EU candidate plans to outlaw ‘LGBT movement’

Georgia has introduced a set of bills against LGBT propaganda and gender reassignment

The speaker of the Georgian parliament, Shalva Papuashvili, has announced a sweeping initiative aimed at protecting traditional family values, in a move already branded by critics as yet another Russia-inspired crackdown.

The set of proposals includes a ban of gay marriages and the adoption of minors by homosexual couples. On top of that, the ruling Georgian Dream – Democratic Georgia party seeks to ban LGBT and incest propaganda aimed at minors, as well as prohibit broadcasters and advertisers from airing intimate same-sex scenes. Sex reassignment surgeries and changing sex in official documents would also be banned, if the proposals are passed.

“Today, the parliamentary majority is initiating a package of bills on Family Values and Protection of Minors, which consists of one main bill… and 18 related bills that amend various laws, civil code, labor code, education legislation and so on,” Papuashvili at a government briefing on Tuesday.

According to Papuashvili, the proposed bill may be passed in the first reading as early as this month.

Western media have already the proposals as Russian-style , pointing at how Moscow has increasingly tightened its legislation on “LGBT propaganda” since the early 2010s, first banning its dissemination among minors and ultimately expanding the prohibition to adults in 2022. Last November, the Russian Supreme Court designated the “international LGBT public movement” as an extremist group.

On Monday, Papuashvili signed into law the controversial bill on foreign agent transparency, after MPs voted last week to override a veto by President Salome Zourabichvili. It requires NGOs and media organizations that receive at least 20% of foreign funding to disclose this fact to the public. Opponents of the bill, including the president, have branded it “Russian” and an attack on democracy. Supporters have counter-argued that it is similar to what Western countries, including the US, have in place.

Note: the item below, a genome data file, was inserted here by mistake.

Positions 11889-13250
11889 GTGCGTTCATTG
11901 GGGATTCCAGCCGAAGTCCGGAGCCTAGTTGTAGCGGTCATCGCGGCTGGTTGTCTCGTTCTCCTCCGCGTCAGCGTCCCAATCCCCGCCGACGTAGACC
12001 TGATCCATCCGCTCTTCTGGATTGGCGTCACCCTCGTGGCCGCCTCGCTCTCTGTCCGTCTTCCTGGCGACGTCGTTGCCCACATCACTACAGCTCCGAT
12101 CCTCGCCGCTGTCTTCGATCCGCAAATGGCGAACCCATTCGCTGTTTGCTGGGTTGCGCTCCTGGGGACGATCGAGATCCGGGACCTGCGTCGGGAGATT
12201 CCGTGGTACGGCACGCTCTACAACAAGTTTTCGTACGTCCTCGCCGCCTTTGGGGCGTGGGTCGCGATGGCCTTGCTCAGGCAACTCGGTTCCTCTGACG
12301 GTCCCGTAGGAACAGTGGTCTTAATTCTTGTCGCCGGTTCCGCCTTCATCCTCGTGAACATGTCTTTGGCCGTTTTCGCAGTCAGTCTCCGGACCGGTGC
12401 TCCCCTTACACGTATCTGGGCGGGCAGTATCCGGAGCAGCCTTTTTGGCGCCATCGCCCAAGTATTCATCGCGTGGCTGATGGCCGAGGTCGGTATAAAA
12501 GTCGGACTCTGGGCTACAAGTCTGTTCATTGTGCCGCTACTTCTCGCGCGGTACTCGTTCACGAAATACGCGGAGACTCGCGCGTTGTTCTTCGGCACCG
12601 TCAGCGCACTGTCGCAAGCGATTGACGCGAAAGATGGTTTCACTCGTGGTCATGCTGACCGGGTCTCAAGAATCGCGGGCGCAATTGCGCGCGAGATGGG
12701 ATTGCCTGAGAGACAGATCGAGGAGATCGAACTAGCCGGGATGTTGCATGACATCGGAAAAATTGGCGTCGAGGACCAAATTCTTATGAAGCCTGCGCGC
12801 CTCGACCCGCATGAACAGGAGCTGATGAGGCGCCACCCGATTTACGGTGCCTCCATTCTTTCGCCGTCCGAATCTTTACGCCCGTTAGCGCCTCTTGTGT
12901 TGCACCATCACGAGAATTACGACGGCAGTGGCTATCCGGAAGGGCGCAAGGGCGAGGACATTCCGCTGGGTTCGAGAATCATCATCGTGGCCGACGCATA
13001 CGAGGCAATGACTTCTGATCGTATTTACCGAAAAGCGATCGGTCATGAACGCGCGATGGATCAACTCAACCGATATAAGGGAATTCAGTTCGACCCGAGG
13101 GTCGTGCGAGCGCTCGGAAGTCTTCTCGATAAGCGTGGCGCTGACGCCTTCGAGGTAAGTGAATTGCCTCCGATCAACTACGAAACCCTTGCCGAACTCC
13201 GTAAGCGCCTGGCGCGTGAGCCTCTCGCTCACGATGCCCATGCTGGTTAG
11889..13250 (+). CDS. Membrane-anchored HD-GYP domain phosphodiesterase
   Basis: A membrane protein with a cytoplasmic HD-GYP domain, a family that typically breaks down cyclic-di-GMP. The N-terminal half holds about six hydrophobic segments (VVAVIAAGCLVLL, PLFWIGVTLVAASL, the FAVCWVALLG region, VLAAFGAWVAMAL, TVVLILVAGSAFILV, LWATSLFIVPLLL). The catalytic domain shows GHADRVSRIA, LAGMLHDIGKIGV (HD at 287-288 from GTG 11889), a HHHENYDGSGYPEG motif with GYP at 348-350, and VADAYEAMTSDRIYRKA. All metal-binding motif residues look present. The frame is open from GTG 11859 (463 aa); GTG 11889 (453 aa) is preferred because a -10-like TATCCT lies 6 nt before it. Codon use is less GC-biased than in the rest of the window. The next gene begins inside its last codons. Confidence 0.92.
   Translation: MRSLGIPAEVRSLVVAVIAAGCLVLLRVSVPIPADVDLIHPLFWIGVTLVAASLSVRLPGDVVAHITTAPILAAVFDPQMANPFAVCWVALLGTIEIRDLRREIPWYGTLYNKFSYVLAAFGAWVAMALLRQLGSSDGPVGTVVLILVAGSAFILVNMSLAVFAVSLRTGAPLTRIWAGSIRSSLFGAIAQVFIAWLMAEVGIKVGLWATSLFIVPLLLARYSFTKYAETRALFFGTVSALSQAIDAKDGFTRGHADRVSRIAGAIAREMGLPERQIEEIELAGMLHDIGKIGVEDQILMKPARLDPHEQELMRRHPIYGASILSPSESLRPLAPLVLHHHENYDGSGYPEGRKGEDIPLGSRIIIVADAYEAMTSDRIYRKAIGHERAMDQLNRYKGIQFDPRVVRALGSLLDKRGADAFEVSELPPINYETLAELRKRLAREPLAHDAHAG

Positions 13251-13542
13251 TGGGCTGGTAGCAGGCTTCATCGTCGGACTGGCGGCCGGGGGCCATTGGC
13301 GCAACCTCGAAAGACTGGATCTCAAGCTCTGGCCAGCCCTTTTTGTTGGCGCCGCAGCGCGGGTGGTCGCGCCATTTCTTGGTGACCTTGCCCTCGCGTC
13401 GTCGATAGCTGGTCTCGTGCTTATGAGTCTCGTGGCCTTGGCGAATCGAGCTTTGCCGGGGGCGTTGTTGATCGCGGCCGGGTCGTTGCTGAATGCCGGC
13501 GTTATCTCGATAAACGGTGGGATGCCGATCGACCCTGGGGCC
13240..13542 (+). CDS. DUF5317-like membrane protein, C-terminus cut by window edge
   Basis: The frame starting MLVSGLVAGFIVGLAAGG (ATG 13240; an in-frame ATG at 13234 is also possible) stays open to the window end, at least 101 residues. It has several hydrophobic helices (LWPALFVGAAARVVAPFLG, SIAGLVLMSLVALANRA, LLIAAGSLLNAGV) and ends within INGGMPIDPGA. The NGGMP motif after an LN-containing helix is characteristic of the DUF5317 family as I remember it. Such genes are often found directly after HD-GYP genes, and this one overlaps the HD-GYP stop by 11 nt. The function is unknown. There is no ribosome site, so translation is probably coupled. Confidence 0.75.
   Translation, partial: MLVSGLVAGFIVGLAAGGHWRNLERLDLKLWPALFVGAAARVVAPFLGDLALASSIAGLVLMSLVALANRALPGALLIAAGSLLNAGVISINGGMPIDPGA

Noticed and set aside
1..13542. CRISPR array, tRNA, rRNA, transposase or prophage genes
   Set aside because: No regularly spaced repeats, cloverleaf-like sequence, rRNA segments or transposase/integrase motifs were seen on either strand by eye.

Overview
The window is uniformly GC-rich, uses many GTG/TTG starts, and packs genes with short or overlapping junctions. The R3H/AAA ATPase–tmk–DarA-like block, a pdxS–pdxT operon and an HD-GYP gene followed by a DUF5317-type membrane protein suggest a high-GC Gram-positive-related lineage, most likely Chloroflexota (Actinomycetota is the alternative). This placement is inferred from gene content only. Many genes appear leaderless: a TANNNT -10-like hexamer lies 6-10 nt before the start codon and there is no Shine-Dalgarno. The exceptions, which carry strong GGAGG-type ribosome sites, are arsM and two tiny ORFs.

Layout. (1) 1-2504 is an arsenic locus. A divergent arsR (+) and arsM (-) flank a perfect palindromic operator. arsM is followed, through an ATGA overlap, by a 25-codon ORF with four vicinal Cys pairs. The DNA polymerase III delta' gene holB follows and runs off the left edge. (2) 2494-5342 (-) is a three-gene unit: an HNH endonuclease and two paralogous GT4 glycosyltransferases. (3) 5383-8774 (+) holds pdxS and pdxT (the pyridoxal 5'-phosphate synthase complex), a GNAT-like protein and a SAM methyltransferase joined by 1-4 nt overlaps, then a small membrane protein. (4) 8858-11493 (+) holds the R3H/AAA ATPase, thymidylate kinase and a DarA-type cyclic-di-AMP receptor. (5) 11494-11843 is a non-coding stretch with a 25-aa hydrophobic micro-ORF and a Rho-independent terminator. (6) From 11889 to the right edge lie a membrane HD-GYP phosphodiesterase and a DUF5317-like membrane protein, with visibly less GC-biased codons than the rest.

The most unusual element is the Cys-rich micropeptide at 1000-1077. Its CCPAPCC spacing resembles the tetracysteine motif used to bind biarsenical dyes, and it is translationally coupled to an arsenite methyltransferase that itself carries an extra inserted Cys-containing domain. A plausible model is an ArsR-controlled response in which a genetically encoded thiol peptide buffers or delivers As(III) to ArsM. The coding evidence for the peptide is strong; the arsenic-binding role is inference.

The actions taken by Tbilisi against foreign agents “fundamentally alter the US relationship with Georgia,” US State Department spokesman Matthew Miller said during a briefing on Monday. Washington has launched a review of its ties with the Caucasus nation, which is an EU and NATO hopeful, he added.

In 2018, Georgia already amended the constitution to explicitly define marriage as the union between a man and a woman. The ruling party now wants to introduce further changes, which would require support from the opposition to achieve a three-quarters majority vote in the parliament. 

Georgia applied to join the EU in 2022 and was granted candidate status a year later. The bloc’s members have repeatedly criticized the treatment of the LGBTQ community in the country, where pride events are regularly met with threats and counter-protests.